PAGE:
What essential skill is almost never taught in schools?

So here’s the question: What essential skill is almost never taught in schools? It’s not a trick question, but it’s one that we are pretty sure that few people could answer with confidence.

The skill in question is most definitely an essential one, but also overlooked by almost everyone.

Touch typing is an essential skill.
It’s a skill that children will use on a daily basis; a skill that doubles productivity, improves the quality of writing, and exam results in general.

Have you guessed what it is?

Well, it’s simple: touch typing.

Many people – perhaps yourself included – don’t even realise that touch typing is an essential skill.

Why should all children learn to touch type?

Well, one very good answer to that question might be: All children in Finland do.

Now that might seem an irrelevant point, but anybody that keeps abreast of the world of education would tell you that Finland is usually at the forefront of educational thinking, policy, and results. Put simply, if Finland are onto it, it should tell you something – and learning to type is mandatory in all Finnish primary schools.

During their lives children will do most of their writing on a keyboard. Pen and paper are virtually redundant in today’s workplace. And, in schools, more and more examinations are now being sat as computer-based exams.

As The Telegraph puts it:

“All children are given endless hours of coaching in how to use the most common computer applications. Yet they are taught how to use these programs without being taught the most basic computing skill of all – typing. It is the modern-day equivalent of teaching a child to do joined-up writing without ever showing them how to hold a pencil.”

Touch typing: setting the context

There are 4 important processes that come into play when typing a sentence. First, remembering; followed by putting into working memory, chunking into characters, and finally hitting the right key.

Essentially, mental actions must be transferred into motor actions. A touch typist has automated motor actions and can prepare the next keystroke naturally, without thought. Research has found that this reduces errors in writing amongst children and results in kids being able to write longer – and better quality – stories.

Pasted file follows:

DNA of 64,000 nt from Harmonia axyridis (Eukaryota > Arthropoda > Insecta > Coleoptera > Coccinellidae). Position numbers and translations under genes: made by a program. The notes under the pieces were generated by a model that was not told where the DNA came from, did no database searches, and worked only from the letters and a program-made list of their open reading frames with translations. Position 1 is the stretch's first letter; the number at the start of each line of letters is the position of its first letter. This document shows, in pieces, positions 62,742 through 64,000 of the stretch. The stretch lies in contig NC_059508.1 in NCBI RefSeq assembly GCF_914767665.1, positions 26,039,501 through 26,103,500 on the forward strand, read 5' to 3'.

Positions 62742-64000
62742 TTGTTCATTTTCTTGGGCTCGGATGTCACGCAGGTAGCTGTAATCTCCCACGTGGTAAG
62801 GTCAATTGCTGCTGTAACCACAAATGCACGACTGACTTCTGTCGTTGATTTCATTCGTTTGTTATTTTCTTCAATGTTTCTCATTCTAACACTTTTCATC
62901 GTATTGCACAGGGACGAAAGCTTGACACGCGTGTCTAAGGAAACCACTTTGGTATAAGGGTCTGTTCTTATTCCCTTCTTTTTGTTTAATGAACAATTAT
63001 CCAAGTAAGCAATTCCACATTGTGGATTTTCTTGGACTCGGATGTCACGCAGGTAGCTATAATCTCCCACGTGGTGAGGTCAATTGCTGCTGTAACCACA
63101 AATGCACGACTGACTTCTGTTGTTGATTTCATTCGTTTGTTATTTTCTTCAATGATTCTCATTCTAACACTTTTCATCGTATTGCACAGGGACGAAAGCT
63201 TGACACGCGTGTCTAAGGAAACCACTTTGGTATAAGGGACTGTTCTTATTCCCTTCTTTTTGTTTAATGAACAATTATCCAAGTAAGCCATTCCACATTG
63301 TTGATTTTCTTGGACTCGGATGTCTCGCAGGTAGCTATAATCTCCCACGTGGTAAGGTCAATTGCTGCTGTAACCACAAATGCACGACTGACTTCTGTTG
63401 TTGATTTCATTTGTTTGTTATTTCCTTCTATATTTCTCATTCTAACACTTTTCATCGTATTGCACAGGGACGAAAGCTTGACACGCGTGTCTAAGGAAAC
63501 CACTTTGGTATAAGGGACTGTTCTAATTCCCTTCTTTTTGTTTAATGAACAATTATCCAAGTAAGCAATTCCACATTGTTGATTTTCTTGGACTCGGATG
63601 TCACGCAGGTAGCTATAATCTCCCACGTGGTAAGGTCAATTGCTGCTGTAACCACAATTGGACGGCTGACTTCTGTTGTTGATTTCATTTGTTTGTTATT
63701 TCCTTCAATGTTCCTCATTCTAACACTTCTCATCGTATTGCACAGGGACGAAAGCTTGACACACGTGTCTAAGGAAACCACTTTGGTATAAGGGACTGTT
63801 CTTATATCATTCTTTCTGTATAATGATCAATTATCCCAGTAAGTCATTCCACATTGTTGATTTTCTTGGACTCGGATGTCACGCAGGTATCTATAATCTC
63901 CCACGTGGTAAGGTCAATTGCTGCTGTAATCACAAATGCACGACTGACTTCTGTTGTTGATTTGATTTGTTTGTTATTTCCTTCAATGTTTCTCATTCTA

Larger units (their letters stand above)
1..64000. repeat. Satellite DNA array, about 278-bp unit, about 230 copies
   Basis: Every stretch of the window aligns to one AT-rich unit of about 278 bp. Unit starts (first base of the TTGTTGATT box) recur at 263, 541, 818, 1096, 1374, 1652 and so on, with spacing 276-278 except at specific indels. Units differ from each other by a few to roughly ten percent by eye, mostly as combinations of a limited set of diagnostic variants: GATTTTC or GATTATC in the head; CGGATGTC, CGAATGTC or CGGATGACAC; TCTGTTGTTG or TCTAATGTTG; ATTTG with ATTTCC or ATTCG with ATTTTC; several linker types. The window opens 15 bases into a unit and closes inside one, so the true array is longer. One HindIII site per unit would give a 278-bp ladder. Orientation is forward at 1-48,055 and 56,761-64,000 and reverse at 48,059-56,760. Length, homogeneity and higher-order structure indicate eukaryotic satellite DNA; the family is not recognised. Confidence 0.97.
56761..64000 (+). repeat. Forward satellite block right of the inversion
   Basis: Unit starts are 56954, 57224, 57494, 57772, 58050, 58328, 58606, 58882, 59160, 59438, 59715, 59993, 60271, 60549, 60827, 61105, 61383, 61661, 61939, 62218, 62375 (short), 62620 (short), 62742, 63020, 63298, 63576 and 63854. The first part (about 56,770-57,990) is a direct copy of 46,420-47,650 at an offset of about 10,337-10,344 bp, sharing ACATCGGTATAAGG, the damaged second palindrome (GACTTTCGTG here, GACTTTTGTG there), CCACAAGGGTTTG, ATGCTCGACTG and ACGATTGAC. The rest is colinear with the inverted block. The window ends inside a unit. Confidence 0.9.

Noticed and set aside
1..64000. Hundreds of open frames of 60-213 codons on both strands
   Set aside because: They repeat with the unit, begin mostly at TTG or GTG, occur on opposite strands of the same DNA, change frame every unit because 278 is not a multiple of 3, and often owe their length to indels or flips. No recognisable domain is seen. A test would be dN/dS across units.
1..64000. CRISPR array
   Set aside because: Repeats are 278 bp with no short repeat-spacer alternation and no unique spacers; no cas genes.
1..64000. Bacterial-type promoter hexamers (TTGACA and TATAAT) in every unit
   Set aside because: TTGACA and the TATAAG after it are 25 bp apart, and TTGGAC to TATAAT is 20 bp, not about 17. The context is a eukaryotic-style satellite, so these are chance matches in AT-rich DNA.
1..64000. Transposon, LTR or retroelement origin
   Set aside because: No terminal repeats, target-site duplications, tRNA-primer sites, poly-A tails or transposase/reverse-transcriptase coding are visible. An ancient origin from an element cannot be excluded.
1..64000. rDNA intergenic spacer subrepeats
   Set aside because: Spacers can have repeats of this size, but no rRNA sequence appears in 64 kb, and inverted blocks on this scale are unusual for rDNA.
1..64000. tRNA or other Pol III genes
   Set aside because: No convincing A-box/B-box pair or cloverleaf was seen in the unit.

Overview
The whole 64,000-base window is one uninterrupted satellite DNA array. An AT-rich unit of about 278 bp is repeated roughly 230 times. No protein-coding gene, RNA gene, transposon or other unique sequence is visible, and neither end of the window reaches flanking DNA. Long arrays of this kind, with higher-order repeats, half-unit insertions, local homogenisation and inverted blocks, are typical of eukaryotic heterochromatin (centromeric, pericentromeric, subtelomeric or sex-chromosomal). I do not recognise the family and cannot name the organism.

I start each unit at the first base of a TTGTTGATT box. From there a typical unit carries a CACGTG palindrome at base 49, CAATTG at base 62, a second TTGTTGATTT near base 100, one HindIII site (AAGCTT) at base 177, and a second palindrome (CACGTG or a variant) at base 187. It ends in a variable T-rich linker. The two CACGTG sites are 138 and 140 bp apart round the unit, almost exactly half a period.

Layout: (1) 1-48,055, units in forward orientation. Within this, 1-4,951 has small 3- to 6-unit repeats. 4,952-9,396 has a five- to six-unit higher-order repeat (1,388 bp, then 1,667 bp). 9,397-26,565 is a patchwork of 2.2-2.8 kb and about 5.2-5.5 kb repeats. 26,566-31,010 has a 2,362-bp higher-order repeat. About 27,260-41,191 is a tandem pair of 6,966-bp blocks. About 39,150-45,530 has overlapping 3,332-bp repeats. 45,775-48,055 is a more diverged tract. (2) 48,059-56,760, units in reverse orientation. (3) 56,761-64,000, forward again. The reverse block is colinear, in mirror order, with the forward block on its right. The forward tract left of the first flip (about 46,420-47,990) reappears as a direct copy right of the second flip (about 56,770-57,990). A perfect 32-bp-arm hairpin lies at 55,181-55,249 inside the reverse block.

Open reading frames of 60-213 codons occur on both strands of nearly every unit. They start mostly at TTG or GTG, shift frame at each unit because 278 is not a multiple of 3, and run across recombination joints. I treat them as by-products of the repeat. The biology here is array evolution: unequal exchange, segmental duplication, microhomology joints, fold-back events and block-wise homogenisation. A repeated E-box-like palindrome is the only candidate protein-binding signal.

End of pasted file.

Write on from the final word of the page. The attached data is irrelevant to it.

The improvement in quality of writing is caused because no time is spent searching for the correct keys. This stimulates creative freedom. Ideas become the central focus of concentration and no part of the brain is occupied by the mechanics of transferring thoughts to writing.

It has also been shown that is easier for children to learn touch typing than it is for adults. A finding you can probably identified with if you ever tried to learnt a new skill or language at a later age.

Another advantage of touch typing – which is often forgotten but definitely worth remembering – is that it can prevent injuries because it encourages better posture.

The most important benefit is that typing speed is increased by as much as five times. Obviously, this will save a lot of time and will lead to increased productivity.

So, is it all good with touch typing then? There must be a downside?

Well, yes, there is a drawback – learning typing can be quite boring. It requires repeating movements time and time again until it becomes automatic. This results in many kids not wanting to learn to type because it feels like a punishment.

For this reason we have built TypeKids and worked hard to make it he most fun typing course in the world. Children participate in a pirate adventure and learn to type along the way. Repetition is kept to a minimum because the course is based on an algorithm that adapts exercises to the needs of each student.

Before committing, it is important to let your child try a course. Allow them to evaluate if they like it. This greatly increases the chances of your child becoming a touch typer in no-time. It is also the reason we allow you to try the first three lessons of Typekids for free. Register for a free trial and see if you like it.